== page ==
allows its public parks to get.  Wal-Mart (like most retailers) virtually rebuilds its stores every
twenty years, and would never let its infrastructure get as run
down as, say, the average US post office.

So I take as my example the Washington Metro system, one of the highest-profile public infrastructure projects in the country:

The Metro Rail system was built with federal dollars, with the
understanding that local governments would pay for its operation. But
no one was prepared to pay for rail reconstruction, which is
needed every 30 years or so and which costs a substantial fraction of
the original construction cost. Now, some of the system is approaching
30 years of age and is breaking down with increasing frequency.

The article, by Randal O'Toole of Cato, goes on to show another example of this same mindset:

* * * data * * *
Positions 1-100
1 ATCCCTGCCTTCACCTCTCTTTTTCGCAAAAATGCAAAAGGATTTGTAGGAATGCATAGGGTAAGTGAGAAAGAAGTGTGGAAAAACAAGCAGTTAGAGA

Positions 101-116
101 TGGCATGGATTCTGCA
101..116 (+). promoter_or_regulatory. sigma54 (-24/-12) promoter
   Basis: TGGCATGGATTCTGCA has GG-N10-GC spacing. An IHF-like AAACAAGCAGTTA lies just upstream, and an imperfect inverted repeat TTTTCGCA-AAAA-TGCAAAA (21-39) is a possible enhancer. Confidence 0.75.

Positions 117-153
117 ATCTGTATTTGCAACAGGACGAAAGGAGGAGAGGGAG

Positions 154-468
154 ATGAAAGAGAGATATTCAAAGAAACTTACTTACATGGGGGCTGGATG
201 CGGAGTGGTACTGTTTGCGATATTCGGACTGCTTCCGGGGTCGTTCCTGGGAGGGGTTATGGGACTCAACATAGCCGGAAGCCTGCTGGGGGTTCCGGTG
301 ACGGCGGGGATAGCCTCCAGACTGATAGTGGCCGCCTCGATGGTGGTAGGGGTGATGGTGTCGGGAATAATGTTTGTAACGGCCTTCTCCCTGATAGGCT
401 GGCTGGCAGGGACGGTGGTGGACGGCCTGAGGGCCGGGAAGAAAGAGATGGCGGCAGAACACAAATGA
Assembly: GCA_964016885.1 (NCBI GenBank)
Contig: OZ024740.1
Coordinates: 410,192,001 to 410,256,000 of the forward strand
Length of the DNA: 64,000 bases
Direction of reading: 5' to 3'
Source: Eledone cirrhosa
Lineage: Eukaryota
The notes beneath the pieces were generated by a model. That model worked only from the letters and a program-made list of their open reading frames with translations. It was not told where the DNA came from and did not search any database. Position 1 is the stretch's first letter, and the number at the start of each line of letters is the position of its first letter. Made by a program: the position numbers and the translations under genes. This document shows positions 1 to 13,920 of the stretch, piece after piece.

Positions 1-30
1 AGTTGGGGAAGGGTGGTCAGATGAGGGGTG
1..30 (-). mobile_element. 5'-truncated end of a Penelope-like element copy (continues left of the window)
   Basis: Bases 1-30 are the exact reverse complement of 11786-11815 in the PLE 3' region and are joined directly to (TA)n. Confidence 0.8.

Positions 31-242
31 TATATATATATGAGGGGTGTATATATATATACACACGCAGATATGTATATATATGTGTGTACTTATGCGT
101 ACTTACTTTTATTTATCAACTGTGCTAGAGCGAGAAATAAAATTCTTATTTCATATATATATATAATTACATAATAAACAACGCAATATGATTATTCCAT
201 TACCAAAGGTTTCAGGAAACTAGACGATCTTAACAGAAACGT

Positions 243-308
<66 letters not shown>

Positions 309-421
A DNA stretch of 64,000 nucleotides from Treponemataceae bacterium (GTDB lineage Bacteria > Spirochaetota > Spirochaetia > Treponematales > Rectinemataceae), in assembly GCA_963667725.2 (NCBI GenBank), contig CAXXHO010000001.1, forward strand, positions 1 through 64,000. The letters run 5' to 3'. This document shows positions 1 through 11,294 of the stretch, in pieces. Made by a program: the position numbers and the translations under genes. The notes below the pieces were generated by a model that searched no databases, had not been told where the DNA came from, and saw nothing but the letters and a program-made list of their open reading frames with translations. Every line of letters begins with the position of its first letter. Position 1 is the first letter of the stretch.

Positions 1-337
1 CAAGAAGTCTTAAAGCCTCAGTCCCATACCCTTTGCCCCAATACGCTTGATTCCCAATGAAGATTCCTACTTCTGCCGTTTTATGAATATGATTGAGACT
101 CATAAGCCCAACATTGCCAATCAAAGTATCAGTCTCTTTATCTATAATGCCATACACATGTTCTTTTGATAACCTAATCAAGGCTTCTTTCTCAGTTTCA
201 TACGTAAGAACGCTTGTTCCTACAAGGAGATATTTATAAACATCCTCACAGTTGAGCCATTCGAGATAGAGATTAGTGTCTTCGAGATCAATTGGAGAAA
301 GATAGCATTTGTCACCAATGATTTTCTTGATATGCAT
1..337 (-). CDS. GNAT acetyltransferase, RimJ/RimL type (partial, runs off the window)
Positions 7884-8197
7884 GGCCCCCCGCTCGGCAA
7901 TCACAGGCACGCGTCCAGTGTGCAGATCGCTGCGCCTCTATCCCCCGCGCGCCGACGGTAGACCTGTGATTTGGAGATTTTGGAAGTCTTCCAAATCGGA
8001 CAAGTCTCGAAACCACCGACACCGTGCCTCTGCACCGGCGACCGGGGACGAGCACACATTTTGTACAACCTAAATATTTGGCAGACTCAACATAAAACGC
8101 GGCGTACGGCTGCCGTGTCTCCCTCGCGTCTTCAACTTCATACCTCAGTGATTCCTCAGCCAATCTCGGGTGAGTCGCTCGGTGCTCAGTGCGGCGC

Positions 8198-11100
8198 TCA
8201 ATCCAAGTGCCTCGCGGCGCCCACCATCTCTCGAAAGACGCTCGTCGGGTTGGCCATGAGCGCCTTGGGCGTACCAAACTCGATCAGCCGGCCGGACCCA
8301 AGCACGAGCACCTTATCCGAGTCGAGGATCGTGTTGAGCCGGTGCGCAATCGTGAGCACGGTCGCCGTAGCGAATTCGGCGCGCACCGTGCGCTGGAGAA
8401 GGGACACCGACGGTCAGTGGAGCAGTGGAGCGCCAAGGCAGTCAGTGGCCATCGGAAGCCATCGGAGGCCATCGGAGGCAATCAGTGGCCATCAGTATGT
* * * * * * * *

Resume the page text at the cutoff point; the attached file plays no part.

Meanwhile, everyone is trying to ignore the gorilla in the corner,
which is that VTA's board wants to spend $4.7 billion to connect the
San Francisco BART system to San Jose. The agency only has enough money
to build to the edge of San Jose, but even if it had all the money for
construction, its general manager admits "we clearly do not have the money to operate the system." Nevertheless, the board recently voted to spend $185 million "” more than half of VTA's annual operating budget "” on preliminary engineering.

Meanwhile, VTA is still short on operating funds, so it is contemplating "eliminating or consolidating" service on more than a quarter of its remaining bus lines.

  • http://CaseySoftware.com/blog Keith Casey

    I live just outside Washington, DC and experience the Metro on an almost daily basis. The thing is a mess. Just last year, they announced that they were removing the carpet and plastic seat cushions from many of the trains because of lack of funds. But at the same time, they're adding Spanish signs to go along with the English ones. I guess "Ballston Metro" doesn't mean the same thing in the two languages.